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Am J Cardiol. 2014 Feb 15;113(4):662-8. doi: 10.1016/j.amjcard.2013.10.044. Epub 2013 Nov 23.

Restarting anticoagulation and outcomes after major gastrointestinal bleeding in atrial fibrillation.

Author information

Section of Cardiovascular Medicine, Department of Internal Medicine, Wake Forest University School of Medicine, Winston-Salem, North Carolina. Electronic address:
Department of Internal Medicine, Henry Ford Hospital/Wayne State University School of Medicine, Detroit, Michigan.
Section of Nephrology, Department of Internal Medicine, Wake Forest University School of Medicine, Winston-Salem, North Carolina.

Erratum in

  • Am J Cardiol. 2015 Jul 1;116(1):166.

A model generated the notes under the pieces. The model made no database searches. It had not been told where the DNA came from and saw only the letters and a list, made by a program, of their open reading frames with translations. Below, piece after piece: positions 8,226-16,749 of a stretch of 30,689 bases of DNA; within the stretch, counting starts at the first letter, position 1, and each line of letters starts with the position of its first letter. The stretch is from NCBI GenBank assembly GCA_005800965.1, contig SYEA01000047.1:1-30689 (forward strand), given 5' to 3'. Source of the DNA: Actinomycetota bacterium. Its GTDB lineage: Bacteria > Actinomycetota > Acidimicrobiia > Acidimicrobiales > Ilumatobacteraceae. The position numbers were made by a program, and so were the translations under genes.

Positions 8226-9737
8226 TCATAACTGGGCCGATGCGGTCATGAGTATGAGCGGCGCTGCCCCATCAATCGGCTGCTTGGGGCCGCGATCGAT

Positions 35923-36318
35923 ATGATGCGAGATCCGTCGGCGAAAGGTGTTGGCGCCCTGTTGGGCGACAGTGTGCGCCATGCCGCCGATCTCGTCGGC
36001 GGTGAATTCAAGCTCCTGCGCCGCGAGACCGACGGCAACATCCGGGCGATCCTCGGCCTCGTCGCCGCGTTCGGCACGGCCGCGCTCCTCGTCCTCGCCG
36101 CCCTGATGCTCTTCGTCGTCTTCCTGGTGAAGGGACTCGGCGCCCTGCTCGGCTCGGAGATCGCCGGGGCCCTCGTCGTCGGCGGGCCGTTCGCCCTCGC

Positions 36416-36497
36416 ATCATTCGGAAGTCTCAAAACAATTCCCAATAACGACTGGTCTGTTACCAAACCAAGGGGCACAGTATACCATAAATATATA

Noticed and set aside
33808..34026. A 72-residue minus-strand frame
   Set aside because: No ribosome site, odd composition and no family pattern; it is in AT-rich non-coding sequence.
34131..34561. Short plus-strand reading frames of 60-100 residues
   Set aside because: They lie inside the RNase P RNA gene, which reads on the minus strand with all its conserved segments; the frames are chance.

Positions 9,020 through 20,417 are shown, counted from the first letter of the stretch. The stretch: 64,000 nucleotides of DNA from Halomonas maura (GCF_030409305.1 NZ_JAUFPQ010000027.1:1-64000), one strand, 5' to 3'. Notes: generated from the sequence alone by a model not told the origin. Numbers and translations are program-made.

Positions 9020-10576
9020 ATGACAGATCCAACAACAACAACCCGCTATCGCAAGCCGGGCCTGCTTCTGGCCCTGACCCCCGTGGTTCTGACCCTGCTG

Data regarding the outcomes of restarting anticoagulation in patients who develop gastrointestinal bleeding (GIB) while anticoagulated are sparse. We hypothesized that restarting anticoagulation in these patients is associated with better outcomes. This is a retrospective cohort study that enrolled subjects who developed GIB while on anticoagulation from 2005 to 2010. Atrial fibrillation was defined by history and electrocardiography on presentation. GIB was defined as a decrease in hemoglobin by 2 g, visible bleeding, or positive endoscopic evaluation. Time-to-event adjusted analyses were performed to find an association of restarting warfarin and recurrent GIB, arterial thromboembolism, and mortality. Stratified analysis by duration of interruption of warfarin was also performed. Overall, 1,329 patients (mean age 76 years, women 45%) developed major GIB. Warfarin was restarted in 653 cases (49.1%). Restarting warfarin was associated with decreased thromboembolism (hazard ratio [HR] 1.18, 95% confidence interval [CI] 0.75 to 1.84, p = 0.47) [corrected] and reduced mortality (HR 0.67, 95% CI 0.56 to 0.81, p <0.0001) but not recurrent GIB (HR 1.18, 95% CI 0.94 to 1.10, p = 0.47). When the outcomes were stratified by duration of warfarin interruption, restarting warfarin after 7 days was not associated with increased risk of GIB but was associated with decreased risk of mortality and thromboembolism compared with resuming after 30 days of interruption. Decision to restart warfarin after an episode of major GIB is associated with improved survival and decreased thromboembolism without increased risk of GIB after 7 days of interruption.

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